That's a bit harsh isn't it Steve?

Gosh, anyone willing to improve their skills and then take a test to see if
they've figured it out should be given credit far beyond the person that's
only interest is whether or not the company's real work stops at noon on

One of my pet peeves is that I do not like competing for projects with
programmers that are looking for consulting jobs because they can't find a
real job.  I do wish there was a way I could differentiate myself from the
consultant that leaned over to me on one project and said "What's this DDS
thing they're talking about?"  Testing seems like a way that I can give an
objective measure of my skill levels.

Booth Martin

-------Original Message-------

Date: Friday, November 01, 2002 02:08:38 PM
Subject: [Consult400] Re: ICCA members

> From: "Patrick Conner" <>

> To:

> Date: Fri, 01 Nov 2002 09:11:06 -0500

> Subject: [Consult400] ICCA members


As part owner of a consulting firm that has employed as many as 120
consultants (mostly full-time employees), and in a position of being a
hiring manager, here's my 2 cents worth:

> How many of you are members of the Independent Computer

> Consultants Assoc. (ICCA)? I was thinking of joining.

I am not a member of ICCA. I have looked at what they have to offer, and it
looks to me that they are oriented towards one-man shops. I already have in
place most of the benefits that they might offer. If I were on my own, I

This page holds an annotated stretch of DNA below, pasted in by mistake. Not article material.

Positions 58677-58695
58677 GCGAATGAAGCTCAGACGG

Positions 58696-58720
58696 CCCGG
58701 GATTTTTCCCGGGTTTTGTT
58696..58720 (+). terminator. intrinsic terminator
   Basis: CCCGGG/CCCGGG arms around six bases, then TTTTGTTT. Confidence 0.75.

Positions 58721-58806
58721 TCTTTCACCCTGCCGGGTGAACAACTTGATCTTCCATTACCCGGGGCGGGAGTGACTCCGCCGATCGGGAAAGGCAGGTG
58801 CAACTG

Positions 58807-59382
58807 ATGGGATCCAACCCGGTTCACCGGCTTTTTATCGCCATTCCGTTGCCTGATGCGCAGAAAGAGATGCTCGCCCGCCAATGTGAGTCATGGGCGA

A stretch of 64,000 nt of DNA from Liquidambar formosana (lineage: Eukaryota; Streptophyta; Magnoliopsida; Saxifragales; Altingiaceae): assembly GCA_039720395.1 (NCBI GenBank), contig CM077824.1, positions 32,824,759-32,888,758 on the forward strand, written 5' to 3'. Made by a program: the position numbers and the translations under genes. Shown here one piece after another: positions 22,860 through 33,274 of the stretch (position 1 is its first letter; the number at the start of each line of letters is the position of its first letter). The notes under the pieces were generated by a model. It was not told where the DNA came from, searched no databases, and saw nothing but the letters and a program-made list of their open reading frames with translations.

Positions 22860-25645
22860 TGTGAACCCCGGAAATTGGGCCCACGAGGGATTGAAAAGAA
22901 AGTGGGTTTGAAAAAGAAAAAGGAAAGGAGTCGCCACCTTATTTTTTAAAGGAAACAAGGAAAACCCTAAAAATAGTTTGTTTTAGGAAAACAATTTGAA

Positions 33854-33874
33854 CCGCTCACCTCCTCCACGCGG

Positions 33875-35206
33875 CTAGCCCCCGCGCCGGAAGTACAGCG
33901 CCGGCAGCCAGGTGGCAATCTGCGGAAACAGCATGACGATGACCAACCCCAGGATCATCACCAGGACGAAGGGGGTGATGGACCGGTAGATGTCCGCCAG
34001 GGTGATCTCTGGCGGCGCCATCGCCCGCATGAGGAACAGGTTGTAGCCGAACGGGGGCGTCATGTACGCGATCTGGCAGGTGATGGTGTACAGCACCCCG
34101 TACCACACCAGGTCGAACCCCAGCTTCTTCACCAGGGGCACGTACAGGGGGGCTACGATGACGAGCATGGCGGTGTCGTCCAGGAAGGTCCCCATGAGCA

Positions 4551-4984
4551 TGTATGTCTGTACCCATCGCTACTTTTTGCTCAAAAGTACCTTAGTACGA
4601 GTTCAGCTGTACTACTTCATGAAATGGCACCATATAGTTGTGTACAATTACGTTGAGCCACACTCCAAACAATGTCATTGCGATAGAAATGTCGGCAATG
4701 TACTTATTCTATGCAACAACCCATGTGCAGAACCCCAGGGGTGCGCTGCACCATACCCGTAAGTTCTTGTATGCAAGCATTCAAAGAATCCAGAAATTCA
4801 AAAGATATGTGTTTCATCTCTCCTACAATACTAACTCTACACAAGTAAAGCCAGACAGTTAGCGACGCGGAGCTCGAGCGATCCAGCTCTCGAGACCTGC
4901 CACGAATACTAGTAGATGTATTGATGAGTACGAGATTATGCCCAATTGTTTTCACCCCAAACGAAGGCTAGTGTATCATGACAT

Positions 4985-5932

might consider joining. That's not to say that it might benefit you.

You need to measure the benefits that you gain to the cost. If your current
insurance premium is $ 500.00 per month and you can reduce it to $ 300.00
per month by joining ICCA, then this alone would justify it.

> Also, I've been looking at the Certified Computer

> Profession certification. Is that worth anything?

It has been a while since I looked into this. Back when I did, I was not
particularly impressed with the certifications offered by the ICCP. In the
past, when I investigated it, the certification examinations were based on
questions that were oriented toward legacy systems.

In fact, when I see CCP or CDP behind someone's name (no offense to you,
Roger), I am more likely to be prejudiced NOT to hire them. I have a
Bachelor of Business Administration AND a Master's degree in Human Relations
and Business, but I don't sign my letters with BBA/MS behind my
signature...I think that's a little pretentious. Even if I had a doctoral
degree, I don't think that I would sign my correspondence Stephen Landess,

Again, I think that you need to evaluate the benefits you will gain versus
the cost and time required to obtain the certification. I measure them in
terms of dollars. This may be somewhat difficult to quantify, unless someon
e can provide you with empirical proof in the form that they made X dollars
from 1991 thru 1995, then got certified and made Y dollars from 1996 thru
2002, and can directly attribute the increase (if any) to the certifications

Since graduation from college in 1977, I have been lucky enough to work in
many S/34, S/36, S/38, and AS/400 shops that had multiple employees and many
different commercial software packages. I have learned MUCH more from
studying the code written by vendors and my peers than I will ever learn
from having formal certifications.

On the other hand, If I ever have time to attend another COMMON conference
(or if they are offered in a site convenient to me), I MAY be inclined to
take some of the IBM certification tests, just to get an idea of what they
consider appropriate knowledge to qualify as certified. Even then, I
wouldn't probably sign my correspondence with Stephen Landess, IBM Certified
Specialist. To me, this smells of someone who is inexperienced and is
trying to gain credence with the certification.

No offense intended...

And, as always, that's just my opinion

Steve Landess
Austin, Texas
(512) 423-0935

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